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China Focus: Showdown between China's realty agents and estate websites

English.news.cn   2014-08-11 20:35:46

SHANGHAI, Aug. 11 (Xinhua) -- Real estate agents are in the midst of a feud with listings websites after rising fees during a sluggish property market have both parties on edge.

The building frustrations erupted last week when 13 major realty companies in Shanghai jointly removed their house listings from Fang.com, a leading real estate website previously named Soufun.com.

The boycott came shortly after Fang.com raised its service fees,charging 600 yuan (97.5 U.S. dollars) for each house listed, almost ten times the amount charged five years ago. The increase elicited anger and protests amid an already spiraling property market.

"Previously we had to pay about 10 million yuan per year for publishing our house information on Fang.com, but after they updated their pricing system, we now have to pay almost 20 million," said a staff member at Coldwell Banker International Real Estate in Shanghai.

Housing websites like Fang.com are no stranger to such boycotts. Back in May, nine real estate agents, which collectively control around 80 percent of the property sources in Hangzhou, capital of east China's Zhejiang Province, left the website in the same fashion.

Two months prior Anjuke.com, another housing information provider, saw similar snubbing in Shanghai. Strikes were staged in Beijing and Guangzhou shortly after.

In an era when real estate is intertwined with e-commerce, the agents' meltdown is a reflection of a "bear property market," said Li Jinde, head of the intermediary department of the Shanghai Office of Centaline Group, a real-estate management and consulting company.

"Our benefits have basically decreased, but their service fees are on the rise, which is making it difficult," said Li.

As a result, his company will have to lay off 25 percent of their employees, he said.

Fang.com reported a revenue of 41.7 million dollars in the second quarter of 2014, an 8.5 percent increase compared to the same period last year. That figure is solely based on the money made via publishing house information for agents.

But the housing agents' tit-for-tat strategy might deal a big blow to the company. Within a week of the boycott, Fang.com's share price dipped to 10.34 dollars from 11.34 dollars. If their relationship continues to be strained, some believe the company could face up to 40 percent revenue loss.

The housing agents, however, might get burnt by their own fire, as a fallout with China's dominant real estate website could make them lose customers.

According to official statistics, Fang.com dominates 50 percent of the online house listing market in China. The website proudly boasts a record of more than 20 million registered users, with average daily hits of 12 million, making it the most visited among similar websites. Its mobile application had 2.17 million users by January 2014, four times that of the second-ranking app in the same category.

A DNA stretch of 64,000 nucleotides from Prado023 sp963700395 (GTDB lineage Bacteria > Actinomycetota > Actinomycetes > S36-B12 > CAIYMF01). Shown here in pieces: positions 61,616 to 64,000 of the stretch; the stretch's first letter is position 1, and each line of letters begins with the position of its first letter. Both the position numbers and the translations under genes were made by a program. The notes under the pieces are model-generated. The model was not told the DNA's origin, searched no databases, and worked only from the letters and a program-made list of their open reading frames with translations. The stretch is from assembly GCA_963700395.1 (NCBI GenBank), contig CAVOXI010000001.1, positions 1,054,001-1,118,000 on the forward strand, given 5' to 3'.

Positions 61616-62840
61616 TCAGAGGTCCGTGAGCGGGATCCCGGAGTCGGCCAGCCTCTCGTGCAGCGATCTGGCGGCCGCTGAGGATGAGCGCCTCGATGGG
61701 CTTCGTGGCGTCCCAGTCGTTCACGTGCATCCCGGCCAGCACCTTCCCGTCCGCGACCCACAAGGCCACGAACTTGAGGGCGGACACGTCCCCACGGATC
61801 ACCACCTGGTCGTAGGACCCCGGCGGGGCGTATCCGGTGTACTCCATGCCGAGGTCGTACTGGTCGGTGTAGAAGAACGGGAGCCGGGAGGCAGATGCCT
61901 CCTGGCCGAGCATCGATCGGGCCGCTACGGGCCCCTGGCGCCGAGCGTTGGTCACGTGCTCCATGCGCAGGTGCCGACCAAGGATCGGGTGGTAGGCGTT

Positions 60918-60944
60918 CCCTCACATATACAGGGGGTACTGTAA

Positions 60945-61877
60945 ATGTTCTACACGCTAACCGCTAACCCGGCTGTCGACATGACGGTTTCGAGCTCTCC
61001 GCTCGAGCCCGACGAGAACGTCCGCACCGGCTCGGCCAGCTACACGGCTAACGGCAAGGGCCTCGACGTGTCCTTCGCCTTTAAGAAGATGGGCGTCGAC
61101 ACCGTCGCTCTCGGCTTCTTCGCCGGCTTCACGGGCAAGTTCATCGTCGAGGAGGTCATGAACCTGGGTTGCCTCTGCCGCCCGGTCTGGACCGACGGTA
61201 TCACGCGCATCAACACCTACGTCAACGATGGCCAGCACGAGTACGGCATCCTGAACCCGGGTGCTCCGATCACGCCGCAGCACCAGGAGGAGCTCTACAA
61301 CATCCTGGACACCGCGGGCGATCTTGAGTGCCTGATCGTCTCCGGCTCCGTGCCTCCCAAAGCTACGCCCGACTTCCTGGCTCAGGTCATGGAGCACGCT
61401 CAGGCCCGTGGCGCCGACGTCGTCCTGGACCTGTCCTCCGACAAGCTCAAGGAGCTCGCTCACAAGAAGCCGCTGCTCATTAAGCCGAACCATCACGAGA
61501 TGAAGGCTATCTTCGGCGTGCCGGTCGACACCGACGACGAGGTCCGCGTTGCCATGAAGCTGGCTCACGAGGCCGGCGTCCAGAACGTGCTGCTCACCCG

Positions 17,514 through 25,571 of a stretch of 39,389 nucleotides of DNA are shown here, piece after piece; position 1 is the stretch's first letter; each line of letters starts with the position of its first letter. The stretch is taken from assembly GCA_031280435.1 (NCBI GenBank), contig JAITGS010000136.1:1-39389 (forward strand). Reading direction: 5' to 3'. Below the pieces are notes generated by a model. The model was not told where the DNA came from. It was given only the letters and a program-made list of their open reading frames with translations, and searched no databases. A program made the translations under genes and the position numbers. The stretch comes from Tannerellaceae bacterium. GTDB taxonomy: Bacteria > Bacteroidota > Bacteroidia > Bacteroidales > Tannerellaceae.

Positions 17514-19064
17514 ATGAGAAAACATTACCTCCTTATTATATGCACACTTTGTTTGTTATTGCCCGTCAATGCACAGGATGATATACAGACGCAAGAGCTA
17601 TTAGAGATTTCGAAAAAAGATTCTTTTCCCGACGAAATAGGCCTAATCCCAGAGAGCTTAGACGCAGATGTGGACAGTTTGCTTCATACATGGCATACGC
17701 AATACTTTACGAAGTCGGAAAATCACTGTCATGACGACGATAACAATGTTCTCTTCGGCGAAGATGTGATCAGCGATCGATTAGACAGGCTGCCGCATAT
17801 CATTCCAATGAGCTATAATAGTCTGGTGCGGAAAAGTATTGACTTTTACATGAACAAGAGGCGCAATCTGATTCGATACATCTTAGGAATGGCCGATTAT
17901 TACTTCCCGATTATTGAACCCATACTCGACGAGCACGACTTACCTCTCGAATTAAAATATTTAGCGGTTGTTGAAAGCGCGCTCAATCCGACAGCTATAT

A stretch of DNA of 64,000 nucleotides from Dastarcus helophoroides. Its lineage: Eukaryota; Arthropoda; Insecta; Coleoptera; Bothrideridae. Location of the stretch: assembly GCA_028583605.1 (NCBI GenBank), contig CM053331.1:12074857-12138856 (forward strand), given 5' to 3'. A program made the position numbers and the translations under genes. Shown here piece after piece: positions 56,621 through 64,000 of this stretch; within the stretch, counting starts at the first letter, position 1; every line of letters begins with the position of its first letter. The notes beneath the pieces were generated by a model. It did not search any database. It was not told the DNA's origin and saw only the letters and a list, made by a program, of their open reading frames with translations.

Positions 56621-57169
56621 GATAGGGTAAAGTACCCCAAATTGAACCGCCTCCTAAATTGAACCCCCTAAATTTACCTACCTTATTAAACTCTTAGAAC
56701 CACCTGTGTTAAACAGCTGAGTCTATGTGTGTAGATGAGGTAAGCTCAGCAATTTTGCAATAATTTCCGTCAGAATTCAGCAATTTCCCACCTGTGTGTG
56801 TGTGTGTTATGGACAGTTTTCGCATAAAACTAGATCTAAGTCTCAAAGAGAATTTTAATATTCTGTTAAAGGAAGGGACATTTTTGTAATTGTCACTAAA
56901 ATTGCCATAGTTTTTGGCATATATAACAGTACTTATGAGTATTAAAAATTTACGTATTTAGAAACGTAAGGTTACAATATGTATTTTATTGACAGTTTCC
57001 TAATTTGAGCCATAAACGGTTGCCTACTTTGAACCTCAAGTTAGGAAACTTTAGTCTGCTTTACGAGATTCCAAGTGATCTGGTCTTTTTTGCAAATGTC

So the real-estate-versus-e-commerce quandary could be a lose-lose deal for both. The store manager of Shanghai-based Renchuan Real Estate Agents told Xinhua harboring bad blood with Fang.com is the last thing he wants because the website has solid numbers of users and a very good brand.

"Since the boycott, our phone consultations have dropped by about 30 percent," he said.

The dicey dispute has also raised concern among potential house purchasers, who have complained about a sudden lack of listings on Fang.com, which is currently only able to post information from little-known companies.

Mr Ye, a Shanghai resident, said most of the listings on Fang.com were suddenly invalid and he had to turn to other websites for fresh listings.

Li Tiegang, a professor with the real estate research center of Shandong University, said websites like Fang.com should learn to protect the interest of both realty agents as well as their users.

"The website's interests are closely connected with the agents and users, so if its people do not behave, they will eventually hurt their own prospects," Li said.

Yan Yuejin, a research fellow with E-house China R&D Institute, said that housing agents are extremely important to the e-commerce websites because they not only help provide housing information, but also verify the authenticity of such information while protecting the interest of purchasers. He urged both sides to reconcile.

"Both sides should make some compromises and find a solution to the problem, instead of maximizing their own interests by damaging the interests of each other," he said.

Editor: Fu Peng
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